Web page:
You won’t find a Melbourne Polytechnic Specialist Make-up student sitting in a classroom for too long. They are more likely to be found backstage at an old Melbourne theatre, or at a TV studio, on a film set, out in the field, or by a catwalk.
Getting in there and working at her craft is what drew student Rebecca Gason to the course, “Lots of the make-up and beauty certificates you can get in Melbourne are very specific, very beauty-oriented, the Melbourne Polytechnic course has beauty but also has aspects of prosthetics and special effects leading into other industries of film and television and theatre,” she said.
Rebecca has been involved in theatre for over 15 years and has “moved from onstage into the make-up department and it really piqued my interest“.
“So making something that I love my full-time job is a dream and that’s why I’m doing the course. I go to work and have fun.”
Students working towards their Diploma of Screen and Media (Specialist Make-up Services) are very hands-on and everything they learn has a practical basis. Teacher Lynn Hunt said: “We have a classroom that’s what we call our clean room which is all lights and mirrors and we also have an art-based room which is part artist, part scientist where we do all of our live casting and silicone work.
Specialist Make-up students need to do at least 40 hours of work experience during their one-year full-time course and halfway through the year Rebecca is already at 193 hours and having a great time doing it.
“Currently I’m really enjoying historical make-up and special effects, the level of in-depth knowledge and design that go into just a cut and the basic little things you see on TV but the work behind it is magnificent,” the 22-year-old said.
“My favourite prosthetic in the whole world is Voldemort. You cannot get a bald cap and a nose quite as perfect as what they’ve done in the Harry Potter series.
“That’s some impressive work there, to get the nose hole like that, to really smooth it out and the texture in the vein work that you can see in his face is amazing.”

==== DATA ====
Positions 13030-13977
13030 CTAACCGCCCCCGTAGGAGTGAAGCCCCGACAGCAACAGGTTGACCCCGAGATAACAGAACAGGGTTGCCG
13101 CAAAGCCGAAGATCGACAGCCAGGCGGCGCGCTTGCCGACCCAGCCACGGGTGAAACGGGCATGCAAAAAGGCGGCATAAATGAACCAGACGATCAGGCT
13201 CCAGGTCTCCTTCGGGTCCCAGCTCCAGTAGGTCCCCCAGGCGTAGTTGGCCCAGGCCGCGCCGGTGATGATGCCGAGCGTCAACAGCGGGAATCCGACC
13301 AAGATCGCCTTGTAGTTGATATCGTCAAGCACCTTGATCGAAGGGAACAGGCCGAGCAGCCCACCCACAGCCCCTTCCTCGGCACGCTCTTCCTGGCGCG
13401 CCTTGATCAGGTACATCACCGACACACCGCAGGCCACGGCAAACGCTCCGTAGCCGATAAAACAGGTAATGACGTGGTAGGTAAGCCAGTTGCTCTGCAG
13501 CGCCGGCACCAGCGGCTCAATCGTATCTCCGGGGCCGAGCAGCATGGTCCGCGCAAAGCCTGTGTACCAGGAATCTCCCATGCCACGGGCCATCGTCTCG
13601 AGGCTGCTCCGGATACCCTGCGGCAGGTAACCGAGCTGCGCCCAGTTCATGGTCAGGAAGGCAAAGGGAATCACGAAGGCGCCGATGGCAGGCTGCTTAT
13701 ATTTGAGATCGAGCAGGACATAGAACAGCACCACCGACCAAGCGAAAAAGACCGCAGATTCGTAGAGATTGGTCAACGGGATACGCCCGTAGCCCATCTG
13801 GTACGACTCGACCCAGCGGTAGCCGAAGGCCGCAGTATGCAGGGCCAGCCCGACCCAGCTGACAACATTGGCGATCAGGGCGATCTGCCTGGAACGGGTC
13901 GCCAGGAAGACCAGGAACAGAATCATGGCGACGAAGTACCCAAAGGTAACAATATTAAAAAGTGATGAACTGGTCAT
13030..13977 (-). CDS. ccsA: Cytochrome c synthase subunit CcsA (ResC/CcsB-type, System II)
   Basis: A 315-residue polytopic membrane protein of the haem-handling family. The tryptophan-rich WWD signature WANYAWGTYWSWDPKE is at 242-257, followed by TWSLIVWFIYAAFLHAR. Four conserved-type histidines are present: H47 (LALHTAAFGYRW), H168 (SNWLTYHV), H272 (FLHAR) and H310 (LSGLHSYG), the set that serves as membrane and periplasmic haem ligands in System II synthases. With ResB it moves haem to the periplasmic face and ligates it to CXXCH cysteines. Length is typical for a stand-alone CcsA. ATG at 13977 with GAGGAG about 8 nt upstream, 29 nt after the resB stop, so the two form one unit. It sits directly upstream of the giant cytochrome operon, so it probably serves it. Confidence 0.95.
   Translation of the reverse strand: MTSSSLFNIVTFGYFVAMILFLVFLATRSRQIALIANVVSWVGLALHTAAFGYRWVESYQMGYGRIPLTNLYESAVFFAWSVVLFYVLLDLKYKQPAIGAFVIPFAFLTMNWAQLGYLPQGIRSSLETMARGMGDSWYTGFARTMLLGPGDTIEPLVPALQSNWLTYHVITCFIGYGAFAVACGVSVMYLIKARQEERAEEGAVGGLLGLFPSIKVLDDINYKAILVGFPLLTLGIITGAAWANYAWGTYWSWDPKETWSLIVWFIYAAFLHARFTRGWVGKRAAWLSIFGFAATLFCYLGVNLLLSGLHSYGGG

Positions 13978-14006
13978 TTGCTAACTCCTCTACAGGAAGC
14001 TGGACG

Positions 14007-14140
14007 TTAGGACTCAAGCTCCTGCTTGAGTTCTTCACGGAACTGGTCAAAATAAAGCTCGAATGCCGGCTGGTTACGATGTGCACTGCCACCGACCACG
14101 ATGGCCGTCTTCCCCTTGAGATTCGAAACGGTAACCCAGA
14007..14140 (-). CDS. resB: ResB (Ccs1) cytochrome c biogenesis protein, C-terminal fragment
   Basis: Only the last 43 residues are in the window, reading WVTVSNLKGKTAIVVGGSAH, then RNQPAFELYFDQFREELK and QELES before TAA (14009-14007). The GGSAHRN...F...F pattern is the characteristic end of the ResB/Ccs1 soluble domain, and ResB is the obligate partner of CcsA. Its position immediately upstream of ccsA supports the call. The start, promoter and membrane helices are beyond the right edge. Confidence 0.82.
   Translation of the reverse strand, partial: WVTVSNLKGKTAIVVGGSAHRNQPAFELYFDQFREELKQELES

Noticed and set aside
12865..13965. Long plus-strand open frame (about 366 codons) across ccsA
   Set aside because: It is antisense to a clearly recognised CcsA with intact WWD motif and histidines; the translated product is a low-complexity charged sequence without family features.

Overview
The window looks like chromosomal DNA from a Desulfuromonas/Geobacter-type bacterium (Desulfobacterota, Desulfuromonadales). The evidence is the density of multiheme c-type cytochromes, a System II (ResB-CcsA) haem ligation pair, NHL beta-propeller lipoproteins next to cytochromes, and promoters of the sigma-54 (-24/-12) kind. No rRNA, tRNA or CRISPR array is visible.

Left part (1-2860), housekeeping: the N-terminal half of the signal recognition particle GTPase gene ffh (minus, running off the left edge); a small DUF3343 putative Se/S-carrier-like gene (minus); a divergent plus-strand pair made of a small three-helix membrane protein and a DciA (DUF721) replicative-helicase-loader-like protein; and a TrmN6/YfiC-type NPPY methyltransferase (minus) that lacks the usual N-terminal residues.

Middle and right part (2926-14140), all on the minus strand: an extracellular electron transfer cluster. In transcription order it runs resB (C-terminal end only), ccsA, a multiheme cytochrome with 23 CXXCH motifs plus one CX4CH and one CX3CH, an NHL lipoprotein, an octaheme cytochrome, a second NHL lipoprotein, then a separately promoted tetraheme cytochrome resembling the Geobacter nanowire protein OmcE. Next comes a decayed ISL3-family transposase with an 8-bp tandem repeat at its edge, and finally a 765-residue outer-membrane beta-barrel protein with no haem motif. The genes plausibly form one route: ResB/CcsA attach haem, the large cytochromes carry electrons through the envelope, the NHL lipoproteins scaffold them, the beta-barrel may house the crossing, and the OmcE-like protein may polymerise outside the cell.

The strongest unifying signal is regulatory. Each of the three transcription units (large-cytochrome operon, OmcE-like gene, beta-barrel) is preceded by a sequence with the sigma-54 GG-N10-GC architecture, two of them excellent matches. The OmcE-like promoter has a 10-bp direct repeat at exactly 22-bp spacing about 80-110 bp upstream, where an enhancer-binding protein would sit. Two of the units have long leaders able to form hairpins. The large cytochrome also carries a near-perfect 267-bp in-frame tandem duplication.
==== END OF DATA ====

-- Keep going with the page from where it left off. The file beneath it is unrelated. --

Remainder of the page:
So where does Rebecca see herself after graduation?
“I definitely want to be involved in make-up, whether it be film and television, or theatre-based it does not bother me, I just want to be in make-up,” she said.
“I want to work for a TV show on one of the major Australian networks and in 20 years I want to be continuing, I see myself doing make-up and working in the field for the next 40 years hopefully. That’s the plan, I have my ideas of where I definitely want to be.”
Lynn Hunt says the course is an enjoyable qualification to undertake because it is all hands on and it’s a process “students start with quite simple tasks and then we build up - everything has a layering effect,” she said.
“The characters get bigger through the year and the hair gets bigger and more complex. It’s very rewarding for me to see students and how they grow through the year and to see the level of expertise.”
Lynn says the students do a lot of collaboration with photography students, visual arts students, theatre students production, hairdressing awards – “a constant stream of placement opportunities, always collaborating and gaining on the job skills, and there are lots of excursions through the year, such as hair and makeup conventions”.
Lynn warns it’s not all fun and glamour all the time, “it’s hard work and so that’s the gritty side of our industry. We work on outside locations on films, on a hard concrete floor, you’re hanging around a lot waiting for the scenes to be shot and with theatre it’s go go go, running up and down four flights of stairs.
“It’s an industry that does require stamina and a lot of accountability.
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